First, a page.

If you look through our site, we explain how to install Kodi, how to install add-ons, but we don’t go through and tell you specifically what you can watch through these add-ons and how they work. Some things are better left unsaid, if it works it works, there’s no reason to start making YouTube videos about it and bring unwanted attention. It is the kind of attention that YouTubers are bringing that causes sites to change their code in order break our add-ons, and even worse, could potentially bring legal heat in the future.

As for the open source Kodi media player itself, these YouTubers are making it seem like Kodi was made specifically for use with addons, which it was not. They are giving Kodi a bad name and are infuriating the official development team as a result. Next time think twice about sharing the link to a Kodi-related YouTube video and remember that the majority of these YouTubers are simply profiteers, and not friends of our community.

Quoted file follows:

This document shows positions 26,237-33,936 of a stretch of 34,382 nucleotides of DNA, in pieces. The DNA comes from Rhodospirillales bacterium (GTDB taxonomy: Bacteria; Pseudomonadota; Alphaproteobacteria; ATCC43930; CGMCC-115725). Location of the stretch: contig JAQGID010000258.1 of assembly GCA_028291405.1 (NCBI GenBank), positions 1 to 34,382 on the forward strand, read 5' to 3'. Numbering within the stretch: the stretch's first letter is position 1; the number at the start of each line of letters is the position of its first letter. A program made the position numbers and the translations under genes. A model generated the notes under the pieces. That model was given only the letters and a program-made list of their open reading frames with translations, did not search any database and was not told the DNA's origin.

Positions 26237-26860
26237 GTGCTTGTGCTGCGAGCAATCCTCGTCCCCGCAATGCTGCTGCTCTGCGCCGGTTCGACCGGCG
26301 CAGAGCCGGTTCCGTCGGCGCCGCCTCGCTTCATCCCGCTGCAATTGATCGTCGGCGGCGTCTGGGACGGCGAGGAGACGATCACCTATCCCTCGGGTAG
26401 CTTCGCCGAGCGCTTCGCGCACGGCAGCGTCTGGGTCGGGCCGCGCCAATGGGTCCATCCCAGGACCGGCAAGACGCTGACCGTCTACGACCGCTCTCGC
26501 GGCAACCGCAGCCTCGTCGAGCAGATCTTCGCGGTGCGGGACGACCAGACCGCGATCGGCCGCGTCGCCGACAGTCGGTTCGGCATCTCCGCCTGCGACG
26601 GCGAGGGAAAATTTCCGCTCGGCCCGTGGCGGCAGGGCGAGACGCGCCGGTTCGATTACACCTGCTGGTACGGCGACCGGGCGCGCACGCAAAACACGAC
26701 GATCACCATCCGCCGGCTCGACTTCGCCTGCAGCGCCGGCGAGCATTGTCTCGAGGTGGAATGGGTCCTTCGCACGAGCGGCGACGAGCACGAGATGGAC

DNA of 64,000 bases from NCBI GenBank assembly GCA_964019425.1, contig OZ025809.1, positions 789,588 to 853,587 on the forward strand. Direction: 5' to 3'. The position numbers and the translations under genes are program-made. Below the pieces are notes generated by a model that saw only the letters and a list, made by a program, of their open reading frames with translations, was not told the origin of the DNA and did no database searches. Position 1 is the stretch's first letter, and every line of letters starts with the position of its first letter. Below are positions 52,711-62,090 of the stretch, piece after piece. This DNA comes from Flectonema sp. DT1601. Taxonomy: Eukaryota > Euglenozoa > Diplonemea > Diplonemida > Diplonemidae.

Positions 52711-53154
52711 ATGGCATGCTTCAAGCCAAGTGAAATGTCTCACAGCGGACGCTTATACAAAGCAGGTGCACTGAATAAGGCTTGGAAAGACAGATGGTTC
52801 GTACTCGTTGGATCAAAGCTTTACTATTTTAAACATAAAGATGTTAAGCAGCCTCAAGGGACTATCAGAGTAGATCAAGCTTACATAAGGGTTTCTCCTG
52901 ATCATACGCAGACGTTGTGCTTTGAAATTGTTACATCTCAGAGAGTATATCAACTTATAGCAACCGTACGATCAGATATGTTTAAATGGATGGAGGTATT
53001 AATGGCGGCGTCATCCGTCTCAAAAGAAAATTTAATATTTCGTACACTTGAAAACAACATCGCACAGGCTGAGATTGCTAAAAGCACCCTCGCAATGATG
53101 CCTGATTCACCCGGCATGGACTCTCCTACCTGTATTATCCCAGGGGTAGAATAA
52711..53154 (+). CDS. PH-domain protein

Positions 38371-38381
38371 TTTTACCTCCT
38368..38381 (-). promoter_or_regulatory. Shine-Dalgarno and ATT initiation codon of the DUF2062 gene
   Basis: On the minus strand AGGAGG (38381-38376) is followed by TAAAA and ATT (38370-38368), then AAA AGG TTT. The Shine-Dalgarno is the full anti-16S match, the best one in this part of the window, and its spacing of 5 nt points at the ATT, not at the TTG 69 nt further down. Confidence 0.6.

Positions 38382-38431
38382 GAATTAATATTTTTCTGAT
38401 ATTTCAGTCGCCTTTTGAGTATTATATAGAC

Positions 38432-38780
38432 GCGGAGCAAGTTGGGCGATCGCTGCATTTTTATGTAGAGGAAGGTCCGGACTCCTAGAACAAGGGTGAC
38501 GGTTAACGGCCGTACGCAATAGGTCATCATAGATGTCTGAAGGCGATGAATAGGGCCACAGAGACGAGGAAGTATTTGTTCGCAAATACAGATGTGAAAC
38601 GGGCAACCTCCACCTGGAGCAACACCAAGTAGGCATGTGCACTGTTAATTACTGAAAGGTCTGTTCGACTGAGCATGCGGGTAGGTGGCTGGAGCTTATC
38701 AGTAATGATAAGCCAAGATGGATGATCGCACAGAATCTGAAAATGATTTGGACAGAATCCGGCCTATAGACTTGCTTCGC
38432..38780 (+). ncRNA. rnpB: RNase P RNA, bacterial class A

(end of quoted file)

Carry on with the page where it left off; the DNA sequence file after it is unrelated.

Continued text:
Source: YouTubers Killed TV Time (and Are Slowly Killing Kodi Too)

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Why Is Stan Lee’s Legacy in Question?

Posted February 24, 2016 By rariccardi

Illustration by Kelsey Dake

It’s the 93-year-old comic-book god’s universe.

People are almost always surprised when I tell them Stan Lee is 93. He doesn’t scan as a young man, exactly, but frozen in time a couple of decades younger than he is, embodying still the larger-than-life image he crafted for himself in the 1970s — silver hair, tinted shades, caterpillar mustache, jubilant grin, bouncing gait, antiquated Noo Yawk brogue. We envision him spreading his arms wide while describing the magic of superhero fiction, or giving a thumbs up while yelling his trademark non sequitur, Excelsior! He’s pop culture’s perpetually energetic 70-something grandpa, popping in for goofy cameos in movies about the Marvel Comics characters he co-created (well, he’s often just said “created,” but we’ll get to that in a minute) in the 1960s. But even then, he was old enough to be his fans’ father — not a teenage boy-genius reimagining the comics world to suit the tastes of his peers but already a middle-aged man, and one who still looked down a bit on the form he was reinventing.